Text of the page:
Page 35

running

MICRO TEN TORS Words & Pictures by Tobias Mews

A

ccording to perceived ‘adventure wisdom,’ there are three types of fun. Type 1 is adrenaline-fuelled cardinal pleasure — both during and afterwards when reminiscing in the pub. It can be found whilst tubing down a crystal clear river, catching an amazing wave, carving up fresh powder on the ski slopes, etc. Type 2, on the other hand, is an adventure that’s more often than not, only fun upon reflection. And Type 3 is never fun. Not during, not afterwards. Not even when you look back years later. Until recently, and perhaps this is thanks to my military past and a number of wet mountain marathons, almost every experience I’ve had on Dartmoor has been of the Type 2 fun, occasionally dipping into Type 3. So, it was for this reason that I drove into Dartmoor National Park early one morning last December, peering with some trepidation into the ever-familiar fog that Dartmoor is famous for. Over the course of about two weeks and accompanied by outdoor photographer and filmmaker, Dave MacFarlane, I was visiting all fifteen of Britain’s National Parks in what I called, my Great British MINI Adventure. It wasn’t enough to just ‘visit’ them in winter, I wanted us to do a micro adventure in each - something testing yet fun. Which is why we chose to do a ‘Micro Ten Tors Challenge’ - a sort of homage to the ever popular challenge undertaken by school children and organised by the Army. Armed with a map, compass, and the company of Olympic Silver Medallist and Modern Pentathlete, Heather Fell, we set off in search of our first Tor. ‘How long do think it will take?’ Heather asked as we bounded across the boggy ground towards Rippon Tor. The ‘Micro Ten Tors’ route I’d chosen was about 10 miles in length and entered around Haytor Down. But add in the fog and a bit of faffage time for photographs, I figured it shouldn’t take us more than a couple of hours. Perhaps wishful thinking. As a professional adventure journalist, I have spent an inordinate amount of time outside of my comfort zone for two simple reasons: it makes a better story and I like to push myself to the limits. Luckily, the silver lining in my pain-riddled cloud is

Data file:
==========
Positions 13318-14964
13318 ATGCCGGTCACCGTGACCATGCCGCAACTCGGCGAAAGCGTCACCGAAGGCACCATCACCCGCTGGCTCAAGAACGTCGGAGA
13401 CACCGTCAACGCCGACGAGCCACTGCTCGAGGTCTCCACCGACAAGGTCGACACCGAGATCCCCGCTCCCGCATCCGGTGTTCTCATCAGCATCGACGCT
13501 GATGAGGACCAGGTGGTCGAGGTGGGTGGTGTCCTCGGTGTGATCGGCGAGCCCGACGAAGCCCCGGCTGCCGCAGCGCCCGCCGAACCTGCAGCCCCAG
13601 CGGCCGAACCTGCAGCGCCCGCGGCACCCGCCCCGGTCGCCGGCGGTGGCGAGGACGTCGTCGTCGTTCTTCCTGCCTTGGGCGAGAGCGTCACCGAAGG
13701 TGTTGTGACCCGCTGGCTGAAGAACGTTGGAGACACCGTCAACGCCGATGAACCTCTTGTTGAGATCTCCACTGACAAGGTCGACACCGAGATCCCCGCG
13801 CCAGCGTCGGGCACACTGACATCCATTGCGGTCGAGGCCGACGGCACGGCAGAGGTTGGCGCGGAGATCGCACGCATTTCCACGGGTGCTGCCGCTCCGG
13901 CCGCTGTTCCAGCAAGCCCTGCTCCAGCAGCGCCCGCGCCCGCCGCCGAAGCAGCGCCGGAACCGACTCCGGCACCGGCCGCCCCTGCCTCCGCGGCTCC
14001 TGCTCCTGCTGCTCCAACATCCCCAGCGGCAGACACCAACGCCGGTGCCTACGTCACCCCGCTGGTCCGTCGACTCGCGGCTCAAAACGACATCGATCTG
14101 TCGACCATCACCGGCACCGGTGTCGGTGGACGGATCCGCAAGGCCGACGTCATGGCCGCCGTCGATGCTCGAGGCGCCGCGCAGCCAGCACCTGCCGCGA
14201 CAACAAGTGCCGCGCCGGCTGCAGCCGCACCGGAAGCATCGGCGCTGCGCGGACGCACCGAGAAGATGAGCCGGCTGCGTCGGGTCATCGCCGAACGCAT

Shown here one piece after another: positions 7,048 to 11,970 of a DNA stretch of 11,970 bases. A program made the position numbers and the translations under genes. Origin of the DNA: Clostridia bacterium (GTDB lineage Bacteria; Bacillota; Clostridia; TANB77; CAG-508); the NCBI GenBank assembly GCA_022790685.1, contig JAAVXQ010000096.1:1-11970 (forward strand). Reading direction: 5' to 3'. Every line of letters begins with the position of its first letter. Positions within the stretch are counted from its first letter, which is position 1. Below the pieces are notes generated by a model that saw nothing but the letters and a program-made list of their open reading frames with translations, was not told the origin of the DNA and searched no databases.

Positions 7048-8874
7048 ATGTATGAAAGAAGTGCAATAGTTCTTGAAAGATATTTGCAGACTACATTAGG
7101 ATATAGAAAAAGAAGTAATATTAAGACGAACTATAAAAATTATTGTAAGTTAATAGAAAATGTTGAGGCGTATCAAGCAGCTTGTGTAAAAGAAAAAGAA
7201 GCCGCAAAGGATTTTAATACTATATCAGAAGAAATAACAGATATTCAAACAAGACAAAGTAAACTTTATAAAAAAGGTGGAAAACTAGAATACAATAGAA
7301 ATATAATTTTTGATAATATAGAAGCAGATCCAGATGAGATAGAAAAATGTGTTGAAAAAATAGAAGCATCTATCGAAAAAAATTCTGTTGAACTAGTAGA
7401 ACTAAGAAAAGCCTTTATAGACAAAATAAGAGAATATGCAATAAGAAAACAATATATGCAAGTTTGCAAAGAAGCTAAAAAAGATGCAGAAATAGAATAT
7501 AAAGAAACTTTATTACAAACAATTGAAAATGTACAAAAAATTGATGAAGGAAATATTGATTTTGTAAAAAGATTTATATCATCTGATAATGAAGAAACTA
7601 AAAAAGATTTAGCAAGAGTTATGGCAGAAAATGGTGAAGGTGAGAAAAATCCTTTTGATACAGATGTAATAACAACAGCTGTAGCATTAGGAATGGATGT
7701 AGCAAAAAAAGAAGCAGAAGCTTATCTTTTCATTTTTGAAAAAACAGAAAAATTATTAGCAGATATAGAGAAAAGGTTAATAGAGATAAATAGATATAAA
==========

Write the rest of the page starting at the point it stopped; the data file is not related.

that I’m almost always in a stunning location as I’m a firm believer in the motto, ’If I’m going to suffer, please God let it be somewhere beautiful.’ Well, Dartmoor fits the bill perfectly. I once heard Sir Ranulph Fiennes say that he goes on expeditions in the same way that estate agents sell houses - in order to pay the bills. Although I would never compare myself to ‘Britain’s greatest living Explorer’, I can certainly empathise with him. I enter races and events which I then write about for magazines and newspapers or in my books. It is how I pay the bills. Except, this isn’t just a job. It’s my passion and I do it with pleasure, even if it’s hard. But on this occasion, perhaps my first in Dartmoor, grimace turned to grin, as I bounced between the Tors with Jack Russell-like enthusiasm. It doesn’t matter if it’s raining, freezing cold or beaming sunshine, the simple act of running is what drives the smile on my face. And to be able to share the experience with friends — like the joy in accidentally finding a letterbox or stumbling up to one’s waste in a bog — that’s what makes it all worthwhile. Perhaps there should be a Type 1.5 category of fun — it’s fun whilst doing it and even more fun to talk about afterwards in the pub. Tobias’s book, 50 Races to Run Before You Die, published by Aurum Press, is out on March 3rd 2016 and available on Amazon or in most good bookshops. You can read more of his work on www.hardastrails.com or at www.tobiasmews.com n

activedartmoor.co.uk 35

Profile for Edgemoor Design

Active Dartmoor issue 12  

Active Dartmoor - live your life to the full outdoors

Active Dartmoor issue 12  

Active Dartmoor - live your life to the full outdoors

Advertisement